Tuesday, 25th, October, 2011.
I got up shakily and holding my head together thought about last night ”why had I not said goodbye to anyone?”, I suppose I just hate goodbyes and when there where so many to say goodbye to it would have been unbearable, that was aside from the fact that everyone was legless when I left and the fact that I didn’t get one text or call from anyone who was at the party shows that I wasn’t missed.
So I returned my skiis and boots to the rental shop in town, took my clean uniform back to the workshop and took our bed sheets to the launderette. Drank a red bull and loosed something very bad in the public loos near the supermarket. And I was rearing to go.
To finely get out of this little town, 5 months, in this small place, a village of only 500 people. I was ready to go. We packed all our belongings into our car. Far too much for two people. We filled the whole boot of our staionwagon and both the back seats of the car. Jesus! How much stuff do we have? Then we said goodbye to Tomo, the only person I actually said goodbye to here and we were off. Quickly quickly out of town and on to the road.
Excitement, rolling green hills, sunshine. Scary fast cars passing RIGHT!! by me, big trucks as well and bendy winding roads. Sometimes we would not see cars for over ten minutes and when we did it was only one or two. All impatient to race past us. Not that I am a slow driver, even when I was going at the 100km speed limit most cars would be driving close behind me and at the snifter of a chance they would rev and over take us .
When discussing how underdeveloped the public transport is in the north island of New Zealand is I remember one kiwis answer for it was that ” kiwis like to be independent so we all have cars”. The answer irritated me; in the same way when some people say they don’t drink water because they don’t like the taste. It’s a stupid thoughtless answer.
So I drove and Sarah watched in the passenger seat, it was my first time on a motor way, first time on 3 lane roads and big confusing roundabouts and when we passed through big towns the traffic lights also made me stressed, which bloody light should I look at? Whenever I saw a police car I would freeze up.
After 5 hours of driving we reached Wellington and the Picton ferry. David who had also driven down from Ohakune today was in the capital now and was watching the all black parade go by in the street ” it’s so crowded, there is a festival I got to touch hands with the all blacks I love wellington!!!” David texted as we drove onto the ferry in our car.
The ferry had a restaurant, TVs and airplane like seats and soon we were off. 8 months in the north island now down to the south for summer. The sea was a little choppy and the motion of the boat made me feel incredibly sick. I desperately wanted to sleep but the only way I would feel halfway well was to stand on the deck in the blustery wind so there was no sleep for me. ” I don’t want you playing with that little boy” an angry mother snapped at her chubby daughter as she dragged her away from a grubby toothy boy with a messy haircut. The boy watched them walk away for a moment then ran wildly screaming round a corner. A short while after his mother was dragging him round by the wrist. She was tired and pale, I wondered if she was going to drop him over the side. What a perfect crime. He wouldn’t stand a chance.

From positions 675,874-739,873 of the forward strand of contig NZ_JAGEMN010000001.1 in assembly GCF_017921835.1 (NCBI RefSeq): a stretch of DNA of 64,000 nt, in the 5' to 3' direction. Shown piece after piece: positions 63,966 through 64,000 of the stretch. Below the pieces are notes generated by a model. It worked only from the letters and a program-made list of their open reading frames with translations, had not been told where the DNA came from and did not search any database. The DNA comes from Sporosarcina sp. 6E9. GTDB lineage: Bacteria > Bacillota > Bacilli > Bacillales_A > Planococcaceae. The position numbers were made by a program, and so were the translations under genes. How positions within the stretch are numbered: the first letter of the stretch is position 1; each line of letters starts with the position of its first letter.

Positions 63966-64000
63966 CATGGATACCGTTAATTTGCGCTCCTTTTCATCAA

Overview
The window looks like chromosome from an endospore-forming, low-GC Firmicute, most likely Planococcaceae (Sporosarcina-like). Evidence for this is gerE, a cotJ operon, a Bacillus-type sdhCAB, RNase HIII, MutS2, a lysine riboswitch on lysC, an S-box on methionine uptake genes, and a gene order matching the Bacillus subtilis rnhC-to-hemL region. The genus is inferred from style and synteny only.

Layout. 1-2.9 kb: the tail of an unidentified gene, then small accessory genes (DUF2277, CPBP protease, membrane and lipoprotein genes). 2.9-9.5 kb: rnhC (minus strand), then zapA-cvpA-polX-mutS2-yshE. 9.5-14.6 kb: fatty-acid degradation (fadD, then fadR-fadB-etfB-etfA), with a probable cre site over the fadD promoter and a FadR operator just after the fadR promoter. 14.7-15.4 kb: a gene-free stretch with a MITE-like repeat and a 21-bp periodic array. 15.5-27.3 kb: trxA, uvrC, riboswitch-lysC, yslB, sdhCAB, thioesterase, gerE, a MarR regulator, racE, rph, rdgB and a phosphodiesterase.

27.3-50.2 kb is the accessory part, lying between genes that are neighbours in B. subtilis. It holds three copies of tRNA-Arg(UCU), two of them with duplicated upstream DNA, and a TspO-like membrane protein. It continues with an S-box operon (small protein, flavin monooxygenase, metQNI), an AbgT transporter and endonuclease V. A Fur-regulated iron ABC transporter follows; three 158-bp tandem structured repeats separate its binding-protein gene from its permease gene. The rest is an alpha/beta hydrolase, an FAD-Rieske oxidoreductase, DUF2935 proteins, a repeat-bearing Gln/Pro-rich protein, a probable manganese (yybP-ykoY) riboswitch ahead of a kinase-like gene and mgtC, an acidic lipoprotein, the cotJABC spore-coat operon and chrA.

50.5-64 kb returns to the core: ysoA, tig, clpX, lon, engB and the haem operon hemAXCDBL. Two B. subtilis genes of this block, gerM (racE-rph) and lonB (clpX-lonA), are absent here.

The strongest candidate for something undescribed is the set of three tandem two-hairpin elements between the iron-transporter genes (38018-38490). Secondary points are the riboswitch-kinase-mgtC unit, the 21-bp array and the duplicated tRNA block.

A three hour trip ensued, the sun set over the choppy sea and the sounds, green islands snaking around us covered in mist.
We arrived in Picton at 9:40 and driving off the boat we came into the dark port. We had arrived in the south island. Our destination was Havelock and as we exited the port we found a sign pointing to Havelock but in brackets it said it was via some other place. Seeing as we were on the spot at the roundabout and that there was no other signage we took the road which quickly turned into a hugely windy track going up and down a range of steep hills. Not another car in sight we wound our way slowly. Each bend required almost to lock the steering wheel then suddenly perform the same in the other direction.
It was rather unsettling and creepy this lonesome old track. For almost an hour we drove until every bend was as the last and I wondered if someone was playing a joke on us and we were set on a looping road.
I took one corner too fast and I struggled to keep on my side of the road and a police car on the other side of the road passed us. I saw the policeman looking at me as I said to Sarah ‘’shit it’s the police’’ with a scared look on my face.
We finally emerged out of the bends and there was the light from Havelock port, we had arrived after a whole day of driving. Havelock was well and truly asleep when we came in, just a small road with a small supermarket, a second hand shop, a museum and a YHA hostel. We parked in the YHA and as we got out the sweet smell of some flowers spring blossom was on the fresh air. We opted to stay at the YHA hostel as it was the only place open, the somber landlord hardly looking up when we went through the door ” you chose a good time to come” he said still looking at his magazine. I felt like cocking my leg and giving him a sharp roundhouse kick to the chops but of course I didn’t.
We were shown to our rooms in the old, cold and unfriendly hostel. Reminiscent of hostels from school trips. Long well-worn corridors, tacky notices next to every switch or door way, saying things like ” please turn the lights off if you’re the last person” . Historic black and white pictures of serious looking men and unhappy looking natives, some medical photos of people from the civil war in America with arm and leg amputations, they certainly didn’t look happy. We went to bed after having a dam good argument about cooking or something like that. Just a little steam releaser before bed, then bed and sleep.